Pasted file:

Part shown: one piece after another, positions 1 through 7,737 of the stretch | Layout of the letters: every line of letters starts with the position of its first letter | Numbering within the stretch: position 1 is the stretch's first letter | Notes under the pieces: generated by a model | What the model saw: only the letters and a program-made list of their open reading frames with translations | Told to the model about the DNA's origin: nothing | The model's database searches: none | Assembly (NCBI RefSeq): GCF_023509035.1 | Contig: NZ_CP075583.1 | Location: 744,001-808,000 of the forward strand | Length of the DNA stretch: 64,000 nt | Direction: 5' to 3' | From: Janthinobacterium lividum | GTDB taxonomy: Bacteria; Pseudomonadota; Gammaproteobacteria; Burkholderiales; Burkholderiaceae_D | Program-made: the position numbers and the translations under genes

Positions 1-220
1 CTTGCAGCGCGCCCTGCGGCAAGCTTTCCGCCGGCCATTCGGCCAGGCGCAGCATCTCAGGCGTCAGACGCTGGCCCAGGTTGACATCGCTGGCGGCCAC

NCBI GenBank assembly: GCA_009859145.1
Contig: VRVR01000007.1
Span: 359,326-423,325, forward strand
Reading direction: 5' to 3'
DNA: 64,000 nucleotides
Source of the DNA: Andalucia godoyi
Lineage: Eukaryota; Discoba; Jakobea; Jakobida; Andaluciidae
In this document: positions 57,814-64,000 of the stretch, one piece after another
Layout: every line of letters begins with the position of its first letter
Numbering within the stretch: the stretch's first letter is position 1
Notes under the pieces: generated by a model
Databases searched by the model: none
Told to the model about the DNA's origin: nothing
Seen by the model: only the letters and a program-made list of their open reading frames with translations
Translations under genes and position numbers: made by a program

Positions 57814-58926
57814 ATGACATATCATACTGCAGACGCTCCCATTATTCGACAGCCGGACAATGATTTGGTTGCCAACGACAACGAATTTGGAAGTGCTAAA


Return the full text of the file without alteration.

Part shown: one piece after another, positions 1 through 7,737 of the stretch | Layout of the letters: every line of letters starts with the position of its first letter | Numbering within the stretch: position 1 is the stretch's first letter | Notes under the pieces: generated by a model | What the model saw: only the letters and a program-made list of their open reading frames with translations | Told to the model about the DNA's origin: nothing | The model's database searches: none | Assembly (NCBI RefSeq): GCF_023509035.1 | Contig: NZ_CP075583.1 | Location: 744,001-808,000 of the forward strand | Length of the DNA stretch: 64,000 nt | Direction: 5' to 3' | From: Janthinobacterium lividum | GTDB taxonomy: Bacteria; Pseudomonadota; Gammaproteobacteria; Burkholderiales; Burkholderiaceae_D | Program-made: the position numbers and the translations under genes

Positions 1-220
1 CTTGCAGCGCGCCCTGCGGCAAGCTTTCCGCCGGCCATTCGGCCAGGCGCAGCATCTCAGGCGTCAGACGCTGGCCCAGGTTGACATCGCTGGCGGCCAC

NCBI GenBank assembly: GCA_009859145.1
Contig: VRVR01000007.1
Span: 359,326-423,325, forward strand
Reading direction: 5' to 3'
DNA: 64,000 nucleotides
Source of the DNA: Andalucia godoyi
Lineage: Eukaryota; Discoba; Jakobea; Jakobida; Andaluciidae
In this document: positions 57,814-64,000 of the stretch, one piece after another
Layout: every line of letters begins with the position of its first letter
Numbering within the stretch: the stretch's first letter is position 1
Notes under the pieces: generated by a model
Databases searched by the model: none
Told to the model about the DNA's origin: nothing
Seen by the model: only the letters and a program-made list of their open reading frames with translations
Translations under genes and position numbers: made by a program

Positions 57814-58926
57814 ATGACATATCATACTGCAGACGCTCCCATTATTCGACAGCCGGACAATGATTTGGTTGCCAACGACAACGAATTTGGAAGTGCTAAA